Djokovic’s extraordinary success at Melbourne Park, where he is 8-0 in finals, has never seen him supported with the enthusiasm that Australian fans have long felt for the less polarising and beloved Roger Federer, in particular, or Rafael Nadal.
Federer and Nadal also have taken a more conciliatory approach to tennis politics within the men’s game, where Djokovic has been aggressive in pushing for a higher share of prizemoney for players – leading to the foundation of his PTPA organisation, in which he and Canadian Vasek Pospisil are co-presidents.
Djokovic courted criticism, too, for the extensive bill of requests he made to the Open organisers during the pre-tournament quarantine period, a stance that was in contrast to Nadal’s view that the players were lucky to be playing at all given the broader context of a pandemic that had exerted a terrible human toll, and that Australia had been a standout performer in combating COVID-19.
“Seeing the image of a guy who has a big heart and good intentions kicked around like a trash can does not sit well with me.”
McNamee even defended Djokovic’s controversial tennis exhibition tour of the Balkans last year in which he and others were infected with coronavirus – an outcome that prompted Aussie Nick Kyrgios to unload on Djokovic more than once, attacks that McNamee admits hurt Djokovic’s standing in tennis.
Having said he did not respect Kyrgios off the court, Djokovic declined last week to respond to Kyrgios’ subsequent comments, that Djokovic was “a very strange cat”, and “a heck of a tennis player, but unfortunately someone’s partying with his shirt off during a pandemic. I don’t know if I can take any slack from that man.”
“It’s hurt him significantly,” said McNamee of the Adria tour that Djokovic organised in Serbia and Croatia. But McNamee, who is coaching Taiwan’s leading female player Hsieh Su-wei (beaten by Naomi Osaka in this year’s quarter-finals), said Kyrgios was entitled to his say, but that the Australian player’s comments had hurt Djokovic.
“His personality does rub Aussies up the wrong way,” McNamee admitted. “Seeing the image of a guy who has a big heart and good intentions kicked around like a trash can does not sit well with me.”
Djokovic also found trouble at the US Open last year when he struck a ball in frustration, collecting a line judge in the throat, and forcing Djokovic to be defaulted.
“His image has been smashed. I accept that,” said McNamee. “It doesn’t mean it’s fair and it doesn’t mean his intentions aren’t good.” McNamee said “tennis wasn’t on the map until the Adria tour”, which also was “intended to unite people in the Balkans”.
The Balkans event, widely condemned for a lack of social distancing, was abandoned after marquee player Grigor Dimitrov tested positive to COVID-19. Players Borna Coric, Viktor Troicki, then Djokovic and his wife also subsequently tested positive, Djokovic having hosted a party with his shirt off. McNamee said Djokovic had apologised and donated $US3 million to COVID-19 causes.
McNamee subscribes to the view that Djokovic, viewed as an interloper in the Rafa-Roger bromance – the long-time rival pair having formed an alliance within the game – suffered because of his Serbian background. “Geopolitics matters.”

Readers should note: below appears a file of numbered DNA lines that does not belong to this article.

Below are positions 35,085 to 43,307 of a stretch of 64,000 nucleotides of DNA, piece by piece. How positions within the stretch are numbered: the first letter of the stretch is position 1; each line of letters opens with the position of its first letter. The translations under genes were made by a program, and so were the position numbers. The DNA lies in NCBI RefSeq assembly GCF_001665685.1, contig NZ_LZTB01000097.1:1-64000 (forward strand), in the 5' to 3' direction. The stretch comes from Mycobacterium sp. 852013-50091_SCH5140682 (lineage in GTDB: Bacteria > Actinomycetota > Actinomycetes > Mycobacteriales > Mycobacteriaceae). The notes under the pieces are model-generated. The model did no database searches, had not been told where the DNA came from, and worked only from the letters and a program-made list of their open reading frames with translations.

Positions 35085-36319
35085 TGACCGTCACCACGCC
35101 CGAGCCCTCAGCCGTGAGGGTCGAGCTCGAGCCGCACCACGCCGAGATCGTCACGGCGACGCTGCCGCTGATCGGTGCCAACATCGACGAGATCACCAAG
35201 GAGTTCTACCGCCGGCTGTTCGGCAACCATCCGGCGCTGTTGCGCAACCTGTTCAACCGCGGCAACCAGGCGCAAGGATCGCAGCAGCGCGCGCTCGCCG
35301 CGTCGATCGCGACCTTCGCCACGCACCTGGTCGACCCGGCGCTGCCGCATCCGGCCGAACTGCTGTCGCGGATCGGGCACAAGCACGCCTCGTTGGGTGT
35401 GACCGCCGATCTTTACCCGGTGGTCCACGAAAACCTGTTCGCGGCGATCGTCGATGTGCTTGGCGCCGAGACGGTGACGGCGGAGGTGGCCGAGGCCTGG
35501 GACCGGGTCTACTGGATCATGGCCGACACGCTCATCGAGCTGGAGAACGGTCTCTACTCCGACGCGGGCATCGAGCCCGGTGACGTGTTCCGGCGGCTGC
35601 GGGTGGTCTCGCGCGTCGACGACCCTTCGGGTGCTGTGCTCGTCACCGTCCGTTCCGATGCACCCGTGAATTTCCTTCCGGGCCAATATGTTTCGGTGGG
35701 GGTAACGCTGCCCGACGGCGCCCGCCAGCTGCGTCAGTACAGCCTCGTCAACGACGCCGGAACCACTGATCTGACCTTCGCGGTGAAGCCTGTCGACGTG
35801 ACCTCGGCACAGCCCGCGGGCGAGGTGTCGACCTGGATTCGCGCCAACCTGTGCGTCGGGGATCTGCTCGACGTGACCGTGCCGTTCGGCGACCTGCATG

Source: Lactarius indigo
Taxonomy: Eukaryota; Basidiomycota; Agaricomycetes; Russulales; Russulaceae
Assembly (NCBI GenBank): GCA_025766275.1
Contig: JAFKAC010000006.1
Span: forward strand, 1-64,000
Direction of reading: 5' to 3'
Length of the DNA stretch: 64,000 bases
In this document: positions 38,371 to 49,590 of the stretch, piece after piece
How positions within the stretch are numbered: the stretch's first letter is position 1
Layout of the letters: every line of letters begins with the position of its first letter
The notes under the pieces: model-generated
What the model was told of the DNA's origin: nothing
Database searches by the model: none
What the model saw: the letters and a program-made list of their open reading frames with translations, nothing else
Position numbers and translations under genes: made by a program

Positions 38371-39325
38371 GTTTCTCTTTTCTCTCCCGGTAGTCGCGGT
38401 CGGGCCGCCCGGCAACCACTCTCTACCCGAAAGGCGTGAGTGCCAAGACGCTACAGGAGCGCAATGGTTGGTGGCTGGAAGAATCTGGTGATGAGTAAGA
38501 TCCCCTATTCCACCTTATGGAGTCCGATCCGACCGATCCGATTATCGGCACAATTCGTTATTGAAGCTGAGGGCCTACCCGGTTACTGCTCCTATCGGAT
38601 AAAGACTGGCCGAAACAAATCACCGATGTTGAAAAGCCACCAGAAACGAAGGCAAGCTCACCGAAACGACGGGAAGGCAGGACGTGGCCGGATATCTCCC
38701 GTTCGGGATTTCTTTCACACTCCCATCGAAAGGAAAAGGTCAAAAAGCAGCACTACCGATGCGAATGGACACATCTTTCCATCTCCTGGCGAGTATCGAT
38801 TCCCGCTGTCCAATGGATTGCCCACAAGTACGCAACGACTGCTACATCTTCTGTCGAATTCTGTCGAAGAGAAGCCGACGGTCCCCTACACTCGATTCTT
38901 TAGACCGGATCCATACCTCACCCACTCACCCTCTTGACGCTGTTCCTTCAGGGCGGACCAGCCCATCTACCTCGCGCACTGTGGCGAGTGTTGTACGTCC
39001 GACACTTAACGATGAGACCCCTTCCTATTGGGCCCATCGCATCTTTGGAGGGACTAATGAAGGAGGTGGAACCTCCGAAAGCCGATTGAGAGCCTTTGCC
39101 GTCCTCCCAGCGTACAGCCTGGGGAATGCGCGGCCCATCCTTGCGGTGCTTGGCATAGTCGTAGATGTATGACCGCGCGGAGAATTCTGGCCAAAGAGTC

Djokovic’s coach, the noted eccentric and 2001 Wimbledon champion Goran Ivanisevic, told a tennis podcast last year: “He’s not going to be Swiss, he’s not going to be Spanish … Generally when you say ‘Balkan’, people look at you different.”
McNamee observed: “For a Serb to have a Croatian coach is amazing, that’s unheard of. That’s a statement in itself.”
Broadly, tour insiders say the Djokovic push within tennis has centred on two issues: the balance of power between the players and the tournaments, and second, the distribution of money. Djokovic’s position is essentially that the players are entitled to both a greater say and share.
The ATP passed a rule, as McNamee noted, that barred a player from being an ATP representative if he belonged to an organisation that was in potential conflict with the tour. In practice, this meant that Djokovic couldn’t represent the players via the ATP. “It’s outrageous that the players don’t decide who of their peers represent them,” said McNamee, who reckoned the Serb had “at least 50 per cent of the top 100″ supporting him.
This bureaucratic obstacle did not stop Djokovic from launching his own players’ outfit, just as COVID-19 didn’t stop him from organising his ill-fated Balkan tour, and that an abdominal injury – extent unspecified – hasn’t halted his progress to his ninth final at Melbourne Park. “The love affair keeps going,” Djokovic said after his semi-final dismissal of Aslan Karatsev.
But Djokovic doesn’t need our love. Federer loves the game, and the game returns that affection. Nadal loves to compete. Defiant Djokovic likes to prove everyone wrong – a belligerence shown when he smacks his fist into his chest after claiming points that matter. One tennis insider, who knows Novak, recalls watching him extinguish a rampant Federer in the 2015 US Open final, in the face of a typically pro-Federer crowd, describing his mindset thus: “I will show you. I will not be beaten.”
Djokovic said after his semi-final: “The more I win, the better I feel coming back each year.” Whether it’s a say in the game’s direction, control of the locker room or grand slam titles (17), there’s never a limit for the insatiable Novak Djokovic.
Jake Niall is a Walkley award-winning sports journalist and chief AFL writer for The Age.